Broken Hearts: The Trauma of Racial Violence
May 16, 2022
Our hearts are broken for the city of Buffalo today, where a white supremacist opened fire at a Tops market on Saturday, killing 10 and injuring 3. Eleven of the victims were African American, including a 77-year-old grandmother who ran a food pantry, and an 86-year-old woman who was simply shopping for her husband who she is taking care of.
This horrific act of violence underscores the essential need for us as an organization and as a community, to commit to dismantling white supremacy and racism in all its forms. Each of us must have a part to play, whether it's educating ourselves, our children, and our neighbors in speaking out against racism. We must also give attention to and actively engage in interrupting and dismantling systemic/structural racism by working to change policies and practices that allow racism to continue. This type of trauma is often associated with racial and ethnic population groups in the US who have suffered major intergenerational losses and assaults on their culture and well-being. The legacies from the enslavement of African Americans, displacement, and murder of Native Americans, have been transferred to current descendants of these groups and others.
We also want to acknowledge that this week has been extremely painful for the Native American community as well. On Thursday, a federal report initiated by Deb Haaland, Secretary of the Interior, identified 400 residential boarding schools in the U.S. that operated from the early 19th century until the late 1960s. The report also identified over 50 associated burial sites of Native children, a figure that is likely to grow exponentially as the research continues. Federal Indian Boarding School Initiative Investigative Report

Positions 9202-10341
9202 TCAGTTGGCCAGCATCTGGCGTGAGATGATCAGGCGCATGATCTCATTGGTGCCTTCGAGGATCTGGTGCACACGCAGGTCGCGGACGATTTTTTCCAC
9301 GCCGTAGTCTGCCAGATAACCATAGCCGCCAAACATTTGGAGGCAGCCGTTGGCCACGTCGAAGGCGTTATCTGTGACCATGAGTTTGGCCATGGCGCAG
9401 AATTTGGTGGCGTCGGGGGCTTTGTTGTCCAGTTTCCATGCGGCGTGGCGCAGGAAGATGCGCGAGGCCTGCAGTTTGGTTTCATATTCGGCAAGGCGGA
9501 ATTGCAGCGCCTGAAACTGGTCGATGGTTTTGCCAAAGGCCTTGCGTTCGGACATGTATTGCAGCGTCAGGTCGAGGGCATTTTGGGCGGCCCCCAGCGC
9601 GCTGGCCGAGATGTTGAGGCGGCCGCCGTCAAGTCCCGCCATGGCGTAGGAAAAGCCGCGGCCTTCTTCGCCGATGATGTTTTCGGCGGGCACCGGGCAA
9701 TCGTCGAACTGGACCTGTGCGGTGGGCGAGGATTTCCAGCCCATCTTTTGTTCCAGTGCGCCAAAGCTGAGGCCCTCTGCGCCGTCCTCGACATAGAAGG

The result of these events is traumatic stress experienced across generations by individual members of targeted communities, their families, and their community. The impact is not only about what has happened in the past, but also about what is still happening in the present to target a group of people or actions by others that serve as reminders of historical targeting (Evans-Campbell, 2008). So, we must be intentional about building awareness about the history of boarding schools and the part they played in the attempt to erase indigenous cultures from this continent. To our Native American community members, we stand with you.
Our thoughts are with our African American community members who are grieving this traumatic event. We see you; we hear you; we are praying for you; and we are with you in solidarity.
–Earl Greene, MA, CAMS-1/Fellow, ACT Certified Trainer
Director of Family Engagement and Equity